Karelian Bear Dog
The Karelian Bear Dog is a national treasure in his country of origin, Finland. It is highly valued due to its hunting abilities. His strength makes him very popular for hunting aggressive game such as moose, wild boar, and bears.
Despite them being domesticated, they are still considered primitive dogs. This naturally-born hunter comes from a region in Finland claimed by the former Soviet Union. According to archaeological excavations, there are depictions of dogs very similar to the modern Laika and the Karelian Bear Dog dating back to the Neolithic time.
The dogs became almost extinct after World War II. It is unlikely for you to find this rare breed in your local pet store. In fact, there is an estimate 300 of them only in the United States. The first petition to add the Karelian Bear dog to the AKC’s Foundation Stock Service Program was issued in 2005.
The Karelian Bear dog has some unique characteristics. The only accepted coat color is black and white. He has a double coat that is not only beautiful but functional since it protects them from frostbite. The ears are upward-pointing and their small eyes are always alert.
The distinctive feature that makes this dog so appreciated is its powerful jaw grip. It is designed to exert a pressure of 230 pounds to hold its prey until his owner comes to free the prey. That is almost twice what a human can muster.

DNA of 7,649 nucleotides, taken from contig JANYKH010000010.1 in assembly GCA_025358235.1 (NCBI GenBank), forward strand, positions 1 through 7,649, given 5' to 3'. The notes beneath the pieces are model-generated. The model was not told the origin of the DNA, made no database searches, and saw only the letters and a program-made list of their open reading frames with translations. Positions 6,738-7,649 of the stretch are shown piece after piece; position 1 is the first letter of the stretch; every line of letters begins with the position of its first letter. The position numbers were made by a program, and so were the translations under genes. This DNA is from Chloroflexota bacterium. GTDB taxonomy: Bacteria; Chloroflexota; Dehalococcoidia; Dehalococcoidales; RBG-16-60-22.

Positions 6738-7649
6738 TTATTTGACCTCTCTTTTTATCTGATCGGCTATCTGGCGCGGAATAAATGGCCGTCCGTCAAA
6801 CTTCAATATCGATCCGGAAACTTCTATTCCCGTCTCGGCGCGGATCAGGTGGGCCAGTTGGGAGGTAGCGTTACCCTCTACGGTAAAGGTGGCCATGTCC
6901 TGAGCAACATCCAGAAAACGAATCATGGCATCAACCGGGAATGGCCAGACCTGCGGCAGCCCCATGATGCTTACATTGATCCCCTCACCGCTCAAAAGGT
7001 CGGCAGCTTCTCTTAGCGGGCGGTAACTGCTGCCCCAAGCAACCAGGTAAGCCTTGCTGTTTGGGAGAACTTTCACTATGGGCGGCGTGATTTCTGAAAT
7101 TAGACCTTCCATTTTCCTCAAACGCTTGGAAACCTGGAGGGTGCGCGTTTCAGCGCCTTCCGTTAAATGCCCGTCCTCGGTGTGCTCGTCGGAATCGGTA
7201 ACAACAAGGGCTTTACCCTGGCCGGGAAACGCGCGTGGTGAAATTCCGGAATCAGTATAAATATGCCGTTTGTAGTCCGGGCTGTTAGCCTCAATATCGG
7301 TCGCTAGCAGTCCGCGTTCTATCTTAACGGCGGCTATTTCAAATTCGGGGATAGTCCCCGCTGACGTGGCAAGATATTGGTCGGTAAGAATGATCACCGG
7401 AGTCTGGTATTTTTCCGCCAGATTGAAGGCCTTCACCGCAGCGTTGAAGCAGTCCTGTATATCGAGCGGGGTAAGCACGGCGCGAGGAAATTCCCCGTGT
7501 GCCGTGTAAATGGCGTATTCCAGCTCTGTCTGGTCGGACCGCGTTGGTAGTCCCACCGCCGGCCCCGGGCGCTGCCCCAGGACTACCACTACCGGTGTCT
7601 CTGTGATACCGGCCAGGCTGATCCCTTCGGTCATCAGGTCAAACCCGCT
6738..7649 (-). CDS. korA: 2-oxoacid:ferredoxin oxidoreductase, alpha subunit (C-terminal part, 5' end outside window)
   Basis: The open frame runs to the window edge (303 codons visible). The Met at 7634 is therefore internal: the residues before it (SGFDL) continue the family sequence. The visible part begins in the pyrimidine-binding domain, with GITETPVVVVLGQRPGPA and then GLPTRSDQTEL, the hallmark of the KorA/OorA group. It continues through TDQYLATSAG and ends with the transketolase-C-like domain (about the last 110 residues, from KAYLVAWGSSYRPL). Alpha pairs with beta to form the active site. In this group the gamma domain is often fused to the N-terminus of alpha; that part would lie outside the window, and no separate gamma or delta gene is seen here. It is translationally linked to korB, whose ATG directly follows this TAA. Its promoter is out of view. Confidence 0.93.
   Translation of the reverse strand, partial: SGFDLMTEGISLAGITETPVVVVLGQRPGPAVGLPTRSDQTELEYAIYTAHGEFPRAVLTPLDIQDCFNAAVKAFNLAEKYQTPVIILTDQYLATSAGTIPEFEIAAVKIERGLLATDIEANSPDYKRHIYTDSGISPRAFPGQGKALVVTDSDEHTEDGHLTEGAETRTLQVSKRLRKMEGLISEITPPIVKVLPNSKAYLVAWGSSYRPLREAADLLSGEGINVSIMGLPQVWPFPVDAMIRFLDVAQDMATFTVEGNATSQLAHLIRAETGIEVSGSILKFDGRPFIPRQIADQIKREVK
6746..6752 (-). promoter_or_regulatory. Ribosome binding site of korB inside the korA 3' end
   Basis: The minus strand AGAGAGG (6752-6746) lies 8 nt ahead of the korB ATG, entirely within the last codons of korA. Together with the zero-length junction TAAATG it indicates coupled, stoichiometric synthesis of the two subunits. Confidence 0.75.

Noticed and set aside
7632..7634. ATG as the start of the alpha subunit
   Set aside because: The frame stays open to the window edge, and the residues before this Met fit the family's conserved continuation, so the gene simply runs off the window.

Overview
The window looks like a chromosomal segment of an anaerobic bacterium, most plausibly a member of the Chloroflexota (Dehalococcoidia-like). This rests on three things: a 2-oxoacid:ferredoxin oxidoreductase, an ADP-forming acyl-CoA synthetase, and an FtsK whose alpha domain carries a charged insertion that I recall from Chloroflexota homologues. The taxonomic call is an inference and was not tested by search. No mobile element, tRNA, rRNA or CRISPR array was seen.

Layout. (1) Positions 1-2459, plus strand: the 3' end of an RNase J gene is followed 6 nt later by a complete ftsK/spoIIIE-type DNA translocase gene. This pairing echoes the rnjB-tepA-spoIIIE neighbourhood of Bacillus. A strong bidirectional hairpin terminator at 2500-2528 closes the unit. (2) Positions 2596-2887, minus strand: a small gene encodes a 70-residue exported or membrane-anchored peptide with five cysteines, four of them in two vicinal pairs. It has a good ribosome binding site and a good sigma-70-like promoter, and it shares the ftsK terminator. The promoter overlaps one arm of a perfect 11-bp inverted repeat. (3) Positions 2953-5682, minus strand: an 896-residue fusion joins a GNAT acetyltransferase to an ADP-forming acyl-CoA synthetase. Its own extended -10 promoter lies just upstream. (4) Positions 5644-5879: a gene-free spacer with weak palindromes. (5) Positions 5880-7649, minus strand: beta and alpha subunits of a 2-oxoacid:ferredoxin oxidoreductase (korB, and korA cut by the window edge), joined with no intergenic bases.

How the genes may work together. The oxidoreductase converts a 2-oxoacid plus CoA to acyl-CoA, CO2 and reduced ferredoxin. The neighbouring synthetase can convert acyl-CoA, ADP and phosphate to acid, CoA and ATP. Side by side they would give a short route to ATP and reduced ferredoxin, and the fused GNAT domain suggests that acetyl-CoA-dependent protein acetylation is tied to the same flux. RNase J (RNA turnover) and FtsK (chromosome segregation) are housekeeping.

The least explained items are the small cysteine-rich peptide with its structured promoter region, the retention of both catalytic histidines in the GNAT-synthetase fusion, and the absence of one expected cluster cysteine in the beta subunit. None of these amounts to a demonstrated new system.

These are outdoor creatures that do not like to be confined. They thrive a lot better in farms and widely open spaces. Due to their social nature, they can suffer from separation anxiety if left alone for a too long time. They are silent dogs that will usually bark only in the presence of prey to corner them before a handler comes to dispatch him.
The Karelians are very territorial and aggressive towards other dogs. They need a lot of space so apartment living is out of the question. They are not recommended for families with children but do make great guard dogs.
Caring for a Karelian Bear Dog
As you can imagine, this dog requires a lot of exercise. To satisfy his natural hunting needs, involve him in games that involve seeking toys and holding them with their extremely powerful jaw.
Socialization is very important for this dog since an early age. Training is essential, otherwise, they will follow their own natural disposition which might make him too wild for a human companion. You should know that, if you are planning on training this dog, you’d better know what you’re doing. Experts recommend only experienced trainers to do so.
- Originally, this was a dog of native Russian peasants and Finnish people of northeastern Europe.
- In the Finnish language, it is known as Karjalankarhukoira.
- Today, it is one of the 10 most common dogs in Finland.
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